Cyberbit adds virtual instructor, new attack scenarios to Cyber Range training and simulation platform

Cyber Range is the most unique of the four platform offerings from Cyberbit, a spinoff from the Israeli defense giant Elbit Systems.

Cyber Range training configuration

Cyberbit is announcing improvements to Cyber Range, the company’s cybersecurity training and simulation platform. The major enhancements are the introduction of virtual instructor functionality designed to complement a human instructor, and new training content that adds new attack scenarios and training modes.

Cyberbit is a spin-off of Elbit Systems, Israel’s largest defense company, whose head offices are in Israel, and whose North American offices are in Austin, Texas. The Cyber Range platform is one of four platforms that Cyberbit sells, with Endpoint Detection and Response [EDR], SOC Automation and Orchestration, and OT Security for SCADA and ICS networks being the others.

“Cyber Range is our most unique product by far, and can be considered to be our flagship product because of that uniqueness and its market traction and leadership,” said Sharon Rosenman, Cyberbit’s VP of Marketing.  “It now has dozens of customers in all categories. Enterprises use it to change the way that they are training. Service providers – both telcos and MSPs – use it to offer training services. We are also working with academia with it, because of the tremendous need to drive cybersecurity education, and it has been introduced into several academic programs.” Academic customers include Regents University in Virginia, Miami Dade College, and the University of Maine at Augusta.

Cyberbit’s strategy is more about preparing organizations for an attack and less in preventing the attack, which is more the realm of network security companies.

“We emphasize the need for security orchestration and automation to take away manual tasks from analysts and free up their time,” Rosenman said. “We are also seeing more convergence in the OT and IT space around this. Organizations are starting to be more aware of the OT space, and understand that they don’t have either the know-how or security tools to give them the ability to monitor the OT network and provide orchestration. We manage the entire attack surface across IT and OT, and are doing an increased amount of business in providing that orchestration around the OT. It’s a fairly unique play that gives us an advantage with those types of companies, so we are referred to MSSPs to integrate those types of solutions.”

Rosenman described Cyberbit’s channel strategy as still maturing.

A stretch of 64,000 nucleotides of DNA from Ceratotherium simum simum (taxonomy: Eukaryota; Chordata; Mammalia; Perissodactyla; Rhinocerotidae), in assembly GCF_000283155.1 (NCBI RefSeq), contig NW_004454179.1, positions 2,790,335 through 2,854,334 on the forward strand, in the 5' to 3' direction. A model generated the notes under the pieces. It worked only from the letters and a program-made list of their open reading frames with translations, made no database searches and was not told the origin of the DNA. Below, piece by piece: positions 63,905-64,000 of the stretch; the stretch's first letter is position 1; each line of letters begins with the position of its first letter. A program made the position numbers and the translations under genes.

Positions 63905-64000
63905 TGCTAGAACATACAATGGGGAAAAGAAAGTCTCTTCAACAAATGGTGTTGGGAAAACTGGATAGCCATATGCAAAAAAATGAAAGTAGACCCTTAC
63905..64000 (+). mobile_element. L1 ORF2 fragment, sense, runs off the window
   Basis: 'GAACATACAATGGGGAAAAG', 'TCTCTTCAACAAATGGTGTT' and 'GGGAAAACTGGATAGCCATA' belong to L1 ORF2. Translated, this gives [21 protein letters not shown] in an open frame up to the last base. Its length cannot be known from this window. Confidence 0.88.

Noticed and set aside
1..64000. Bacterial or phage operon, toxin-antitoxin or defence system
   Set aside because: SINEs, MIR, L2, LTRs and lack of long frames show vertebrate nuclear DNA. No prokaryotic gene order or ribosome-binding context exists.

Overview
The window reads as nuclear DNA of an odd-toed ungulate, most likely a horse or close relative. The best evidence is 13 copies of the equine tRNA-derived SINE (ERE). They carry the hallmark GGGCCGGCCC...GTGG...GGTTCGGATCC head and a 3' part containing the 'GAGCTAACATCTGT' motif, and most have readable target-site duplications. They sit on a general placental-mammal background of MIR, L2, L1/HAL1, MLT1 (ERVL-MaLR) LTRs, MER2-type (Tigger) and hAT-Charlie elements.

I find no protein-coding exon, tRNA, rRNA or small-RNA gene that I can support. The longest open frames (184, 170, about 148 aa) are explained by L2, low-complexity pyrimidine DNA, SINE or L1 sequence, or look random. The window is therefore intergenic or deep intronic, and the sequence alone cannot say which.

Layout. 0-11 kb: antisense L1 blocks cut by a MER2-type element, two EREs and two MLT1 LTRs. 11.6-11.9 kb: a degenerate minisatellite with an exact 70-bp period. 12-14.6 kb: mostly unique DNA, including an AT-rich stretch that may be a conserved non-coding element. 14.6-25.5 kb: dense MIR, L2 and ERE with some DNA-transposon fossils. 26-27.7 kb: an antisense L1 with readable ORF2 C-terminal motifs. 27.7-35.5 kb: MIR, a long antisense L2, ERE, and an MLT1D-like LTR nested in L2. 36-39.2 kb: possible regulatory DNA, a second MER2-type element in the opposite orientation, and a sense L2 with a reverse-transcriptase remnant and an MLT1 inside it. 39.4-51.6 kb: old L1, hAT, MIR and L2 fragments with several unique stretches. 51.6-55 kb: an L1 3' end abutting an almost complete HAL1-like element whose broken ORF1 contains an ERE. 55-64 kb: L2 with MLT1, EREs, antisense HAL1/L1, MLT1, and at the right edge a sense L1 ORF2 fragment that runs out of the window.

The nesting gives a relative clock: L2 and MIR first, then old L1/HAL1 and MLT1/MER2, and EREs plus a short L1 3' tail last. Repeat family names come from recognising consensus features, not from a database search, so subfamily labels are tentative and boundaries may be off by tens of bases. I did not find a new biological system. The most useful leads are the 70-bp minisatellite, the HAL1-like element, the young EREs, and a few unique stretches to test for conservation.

“We have a hybrid strategy so that we can develop references,” he said. “North America in particular is hybrid and relies a lot on Cyberbit doing the sales processes, while other geos like India are much more channel. But we have a very good product for partners, and with Cyber Range, they can resell the training services.  Cyberbit is not a training company. We sell the software and platform, and partners can be the ones who offer the training courses. We have both traditional and MSSP partners who do that.”

The new version of Cyberbit Range adds two major new elements. The first is Virtual Instructor, an AI-powered instructor which assesses trainee performance throughout the incident response process.

“This provides a way to build assessment into the training,” Rosenman said. “Typically, our training is done with an instructor in the room, which we believe is the most effective method. The virtual instructor adds capabilities which automate some of those processes and provides feedback.” It assesses the quality and relevance of evidence collected by the trainee, their progress in detecting, responding and remediating a threat, and, for red teams, their progress in completing their mission.

“This has two major points of impact.” Rosenman said. “It lets the instructor focus on other things, and it also provides great consistency in the way that you train, and is meant to provide very consistent feedback.” The virtual instructor is thus a complement to the human trainer, not an alternative method of training.

The new release also adds over dozen new attack scenarios reflecting the most recent threats, as well as new training modes including capture the flag, war games and freestyle attacks.

“This is the market-leading simulation for training because of the very sophisticated planning of automated attacks, which goes well beyond the traditional Red versus Blue,” Rosenman indicated.

Rosenman, who has been in Canada on a work tour, which today has him speaking at the CyberSmart Summit for cybersecurity training and workforce development in Fredericton New Brunswick, said that there are two main messages for the channel in the new Cyberbit announcement.

“It speaks to the need for a different type of training, and is an opportunity, especially for service providers, to provide that training,” Rosenman said. “Secondly, Cyber Range is about more than just formal training, It is also being used to evaluate new analysts in security teams. We have seen customers do that. It reduces the time needed to onboard a new hire.”

The new Cyberbit Range will be generally available on June 15, 2019.